No ordinary life: Declan Sullivan (May 26, 1990 — October 27, 2010)

Author: Kerry Temple ’74

Declan Sullivan

Declan Drumm Sullivan was born May 26, 1990, in Chicago. He was a Notre Dame junior. He lived in 443 Fisher Hall. Shane Steinberg was a roommate and last spring they played on a Bookstore Basketball team, “The Blouses.” They both worked at The Observer. A few days after Declan Sullivan was killed Steinberg wrote, “Declan was a soul wild at heart. . . . an individual who struck the perfect balance between being fun-loving and constantly driven.”

Declan Sullivan was by all accounts enthusiastic. He had lots of energy, lots of friends. He was quick witted and full of joy . . . genuine, fully himself, the kind of guy who enlivened a room. Some said he had a goofy persona, a ridiculous laugh, that he greeted friends with hugs. “It was hard to hang out with him and not just love the life you were living,” fellow reporter Mary Claire O’Donnell wrote soon after his death. Chris Hine ’09, last year’s Observer editor, wrote: “I’ll miss Declan’s carefree attitude, the way he badly danced like no one was watching him and singing off-key at the top of his lungs like no one was listening.”

At Carmel Catholic High School in Mundelein, Illinois, Sullivan played in the jazz, marching and concert bands. A guidance counselor there, Christine Hartnett, remembered him as “awesome, friendly, hilarious, brilliant.” When he graduated, he gave her flowers and a handwritten note.

Sullivan was a double-major at Notre Dame — marketing plus film, television and theatre. He wrote about music and the movies for The Observer. He had a reputation for interviewing the artists who might intimidate others, and producing articles with creative twists. He got a kick out of playfully slipping swear words into stories he turned in.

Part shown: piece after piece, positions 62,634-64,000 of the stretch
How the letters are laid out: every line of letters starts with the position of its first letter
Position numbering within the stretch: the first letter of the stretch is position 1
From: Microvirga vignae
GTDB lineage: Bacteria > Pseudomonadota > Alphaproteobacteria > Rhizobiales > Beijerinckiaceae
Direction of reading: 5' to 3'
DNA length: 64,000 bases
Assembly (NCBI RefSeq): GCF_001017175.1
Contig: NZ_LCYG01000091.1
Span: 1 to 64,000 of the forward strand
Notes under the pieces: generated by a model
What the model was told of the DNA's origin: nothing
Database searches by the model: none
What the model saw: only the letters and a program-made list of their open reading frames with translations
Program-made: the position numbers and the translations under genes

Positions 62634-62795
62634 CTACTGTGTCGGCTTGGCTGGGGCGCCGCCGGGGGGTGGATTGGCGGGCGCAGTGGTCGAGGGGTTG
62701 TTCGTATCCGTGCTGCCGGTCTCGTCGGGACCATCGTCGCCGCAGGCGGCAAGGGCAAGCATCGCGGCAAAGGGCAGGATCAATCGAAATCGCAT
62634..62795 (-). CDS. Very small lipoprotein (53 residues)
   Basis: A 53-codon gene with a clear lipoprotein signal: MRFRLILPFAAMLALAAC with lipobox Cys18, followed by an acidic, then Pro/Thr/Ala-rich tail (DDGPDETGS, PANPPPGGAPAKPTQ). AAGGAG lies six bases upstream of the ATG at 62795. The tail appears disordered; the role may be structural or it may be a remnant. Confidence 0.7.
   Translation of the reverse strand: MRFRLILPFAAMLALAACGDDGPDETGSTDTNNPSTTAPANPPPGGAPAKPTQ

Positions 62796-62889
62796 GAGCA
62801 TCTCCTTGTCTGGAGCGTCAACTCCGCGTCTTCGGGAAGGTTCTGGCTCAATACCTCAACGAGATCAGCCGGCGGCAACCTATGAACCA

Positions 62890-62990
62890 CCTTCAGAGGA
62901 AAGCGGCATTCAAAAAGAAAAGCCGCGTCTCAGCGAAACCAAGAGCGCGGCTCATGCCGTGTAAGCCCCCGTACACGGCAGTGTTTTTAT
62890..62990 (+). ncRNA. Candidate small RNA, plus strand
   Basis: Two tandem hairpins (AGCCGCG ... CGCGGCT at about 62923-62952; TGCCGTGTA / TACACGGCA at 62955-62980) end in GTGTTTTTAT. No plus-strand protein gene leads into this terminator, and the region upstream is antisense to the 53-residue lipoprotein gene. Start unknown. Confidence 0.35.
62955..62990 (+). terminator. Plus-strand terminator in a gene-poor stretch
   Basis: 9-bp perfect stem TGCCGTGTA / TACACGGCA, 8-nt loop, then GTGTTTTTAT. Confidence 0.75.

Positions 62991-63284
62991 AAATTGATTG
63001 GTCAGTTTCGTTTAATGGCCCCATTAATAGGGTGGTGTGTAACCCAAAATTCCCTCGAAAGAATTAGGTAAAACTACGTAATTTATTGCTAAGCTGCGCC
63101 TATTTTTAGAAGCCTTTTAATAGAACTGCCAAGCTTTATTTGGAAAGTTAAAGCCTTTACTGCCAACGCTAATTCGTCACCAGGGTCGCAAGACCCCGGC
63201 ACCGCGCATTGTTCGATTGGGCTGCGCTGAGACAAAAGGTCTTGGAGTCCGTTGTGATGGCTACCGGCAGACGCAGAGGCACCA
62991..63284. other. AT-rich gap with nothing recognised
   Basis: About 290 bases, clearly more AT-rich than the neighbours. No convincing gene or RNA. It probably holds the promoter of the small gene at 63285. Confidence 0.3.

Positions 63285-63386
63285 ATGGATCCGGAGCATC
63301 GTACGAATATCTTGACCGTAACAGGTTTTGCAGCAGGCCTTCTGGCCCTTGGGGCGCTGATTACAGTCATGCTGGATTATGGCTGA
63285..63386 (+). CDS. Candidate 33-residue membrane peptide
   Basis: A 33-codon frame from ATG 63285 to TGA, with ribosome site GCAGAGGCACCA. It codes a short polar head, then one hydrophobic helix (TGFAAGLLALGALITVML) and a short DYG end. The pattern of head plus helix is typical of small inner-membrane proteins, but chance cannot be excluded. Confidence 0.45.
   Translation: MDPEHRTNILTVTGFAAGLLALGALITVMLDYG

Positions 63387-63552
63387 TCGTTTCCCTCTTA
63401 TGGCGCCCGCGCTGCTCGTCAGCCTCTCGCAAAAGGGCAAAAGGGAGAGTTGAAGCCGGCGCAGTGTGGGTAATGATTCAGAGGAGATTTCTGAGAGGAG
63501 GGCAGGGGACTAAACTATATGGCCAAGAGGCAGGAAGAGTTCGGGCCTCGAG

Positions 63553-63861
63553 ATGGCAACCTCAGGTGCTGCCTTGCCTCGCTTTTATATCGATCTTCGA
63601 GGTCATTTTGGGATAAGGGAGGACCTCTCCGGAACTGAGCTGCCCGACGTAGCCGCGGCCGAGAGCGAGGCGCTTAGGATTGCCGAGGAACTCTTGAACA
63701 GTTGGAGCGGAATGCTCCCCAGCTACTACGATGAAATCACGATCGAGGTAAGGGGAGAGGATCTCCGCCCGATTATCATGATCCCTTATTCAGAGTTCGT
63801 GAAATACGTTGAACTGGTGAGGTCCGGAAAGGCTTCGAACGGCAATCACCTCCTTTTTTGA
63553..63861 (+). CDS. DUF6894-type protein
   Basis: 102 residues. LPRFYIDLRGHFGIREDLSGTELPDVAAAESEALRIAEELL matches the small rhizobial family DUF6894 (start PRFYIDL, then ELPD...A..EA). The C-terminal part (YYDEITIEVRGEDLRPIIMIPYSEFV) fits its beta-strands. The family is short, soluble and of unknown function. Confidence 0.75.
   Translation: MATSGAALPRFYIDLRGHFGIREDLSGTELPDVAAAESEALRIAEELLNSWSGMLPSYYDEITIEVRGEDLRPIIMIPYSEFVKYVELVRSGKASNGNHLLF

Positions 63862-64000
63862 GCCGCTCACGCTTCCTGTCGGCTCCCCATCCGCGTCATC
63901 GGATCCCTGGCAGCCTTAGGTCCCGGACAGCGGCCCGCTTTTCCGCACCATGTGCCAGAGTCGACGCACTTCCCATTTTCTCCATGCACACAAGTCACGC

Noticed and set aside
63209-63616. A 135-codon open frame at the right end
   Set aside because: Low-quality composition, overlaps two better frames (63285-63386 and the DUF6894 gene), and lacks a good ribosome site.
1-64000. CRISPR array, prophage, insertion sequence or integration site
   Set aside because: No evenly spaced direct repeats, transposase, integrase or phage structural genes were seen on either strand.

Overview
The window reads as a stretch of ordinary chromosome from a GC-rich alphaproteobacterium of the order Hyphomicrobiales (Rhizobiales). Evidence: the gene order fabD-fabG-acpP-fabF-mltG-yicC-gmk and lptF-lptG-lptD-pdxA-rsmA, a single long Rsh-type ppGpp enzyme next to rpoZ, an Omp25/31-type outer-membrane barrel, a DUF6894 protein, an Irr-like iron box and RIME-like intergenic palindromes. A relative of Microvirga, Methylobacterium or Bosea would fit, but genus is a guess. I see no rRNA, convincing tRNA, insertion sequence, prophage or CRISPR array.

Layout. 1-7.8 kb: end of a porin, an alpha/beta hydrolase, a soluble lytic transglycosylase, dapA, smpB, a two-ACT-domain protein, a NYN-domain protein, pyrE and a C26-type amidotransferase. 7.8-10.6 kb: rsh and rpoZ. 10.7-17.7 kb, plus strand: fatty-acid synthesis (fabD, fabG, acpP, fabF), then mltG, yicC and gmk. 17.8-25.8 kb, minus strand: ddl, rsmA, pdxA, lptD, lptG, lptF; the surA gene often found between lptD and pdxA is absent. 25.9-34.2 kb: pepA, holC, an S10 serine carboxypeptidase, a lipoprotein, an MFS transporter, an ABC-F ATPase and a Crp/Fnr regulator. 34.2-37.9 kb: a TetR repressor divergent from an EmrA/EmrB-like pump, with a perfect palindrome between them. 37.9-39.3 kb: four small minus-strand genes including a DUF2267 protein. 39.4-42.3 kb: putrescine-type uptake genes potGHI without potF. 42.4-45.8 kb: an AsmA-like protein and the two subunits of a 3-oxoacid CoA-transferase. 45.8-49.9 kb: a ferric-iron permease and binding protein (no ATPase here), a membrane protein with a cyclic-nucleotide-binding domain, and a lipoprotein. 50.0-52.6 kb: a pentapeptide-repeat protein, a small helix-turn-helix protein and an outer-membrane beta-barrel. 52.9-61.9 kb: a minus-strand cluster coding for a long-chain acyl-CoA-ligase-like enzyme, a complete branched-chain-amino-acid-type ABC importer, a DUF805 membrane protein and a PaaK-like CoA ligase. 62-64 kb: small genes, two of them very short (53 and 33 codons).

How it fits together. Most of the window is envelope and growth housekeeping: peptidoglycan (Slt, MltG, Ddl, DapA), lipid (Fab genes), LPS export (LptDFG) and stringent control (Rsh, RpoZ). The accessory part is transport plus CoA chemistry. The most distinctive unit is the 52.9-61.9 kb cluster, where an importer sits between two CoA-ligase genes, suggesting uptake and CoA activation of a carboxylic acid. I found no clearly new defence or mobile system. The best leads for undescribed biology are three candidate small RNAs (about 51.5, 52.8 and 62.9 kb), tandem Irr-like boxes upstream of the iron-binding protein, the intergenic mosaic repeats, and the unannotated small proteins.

He loved the movies. He had 500 films in his Netflix Instant Queue. He was heading toward a career in filmmaking. He might recite favorite lines from favorite movies, like this one from American Beauty: “There is nothing worse than being ordinary.” He was planning to study in China spring semester. He loved Notre Dame football, and he loved videotaping football practices for the Athletic Department.

That’s what he was doing on October 27, 2010, an extraordinarily windy day (the National Weather Service recorded wind gusts at 50 miles per hour) when the hydraulic scissor lift, from which he was filming practice, keeled over at 4:50 p.m., taking his life and bringing on every parent’s worst nightmare — to be preceded in death by a son or daughter.

Word of the fatal accident spread across campus. Observer editors gathered in their offices, not yet knowing the name of the deceased but soon suspecting it might be one of their own as clues added up. Other students gravitated to the Grotto — at first dozens, then maybe hundreds.

“That night we all needed something different,” junior Tara Hunt would later write about being drawn to the Grotto and finding there “communal grief and unity,” recalling, “The ones who knew him sat on the benches and sobbed, the ones who didn’t know him hung back. Some joined hands and recited prayers, others just stood and watched — perhaps praying or thinking, or perhaps just appreciating having others close by.